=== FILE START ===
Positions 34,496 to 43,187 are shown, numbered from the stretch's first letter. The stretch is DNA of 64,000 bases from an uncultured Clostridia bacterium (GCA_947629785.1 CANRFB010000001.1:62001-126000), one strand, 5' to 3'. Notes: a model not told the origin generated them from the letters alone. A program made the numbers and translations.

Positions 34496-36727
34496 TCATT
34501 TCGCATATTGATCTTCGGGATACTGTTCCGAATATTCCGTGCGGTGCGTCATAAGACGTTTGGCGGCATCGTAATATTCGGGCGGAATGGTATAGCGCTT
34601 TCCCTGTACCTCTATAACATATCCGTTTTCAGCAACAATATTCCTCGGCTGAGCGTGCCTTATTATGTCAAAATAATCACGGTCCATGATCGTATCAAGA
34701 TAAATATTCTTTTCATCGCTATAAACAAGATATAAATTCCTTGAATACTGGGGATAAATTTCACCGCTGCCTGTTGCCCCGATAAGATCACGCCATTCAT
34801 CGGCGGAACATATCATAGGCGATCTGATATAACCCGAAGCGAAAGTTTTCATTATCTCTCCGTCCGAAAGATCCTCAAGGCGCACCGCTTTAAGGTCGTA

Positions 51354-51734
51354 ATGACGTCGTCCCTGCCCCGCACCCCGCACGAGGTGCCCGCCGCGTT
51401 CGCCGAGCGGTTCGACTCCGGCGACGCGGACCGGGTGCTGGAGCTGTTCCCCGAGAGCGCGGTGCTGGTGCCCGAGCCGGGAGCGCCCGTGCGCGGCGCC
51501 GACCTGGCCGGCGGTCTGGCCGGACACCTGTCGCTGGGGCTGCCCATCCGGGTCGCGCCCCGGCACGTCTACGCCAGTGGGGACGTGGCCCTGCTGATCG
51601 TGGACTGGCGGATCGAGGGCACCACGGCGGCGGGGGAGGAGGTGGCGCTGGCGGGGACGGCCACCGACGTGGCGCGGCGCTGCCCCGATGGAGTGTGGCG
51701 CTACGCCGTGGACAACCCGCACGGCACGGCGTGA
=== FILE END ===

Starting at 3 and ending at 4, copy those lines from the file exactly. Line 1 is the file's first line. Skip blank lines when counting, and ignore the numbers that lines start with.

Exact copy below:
34496 TCATT
34501 TCGCATATTGATCTTCGGGATACTGTTCCGAATATTCCGTGCGGTGCGTCATAAGACGTTTGGCGGCATCGTAATATTCGGGCGGAATGGTATAGCGCTT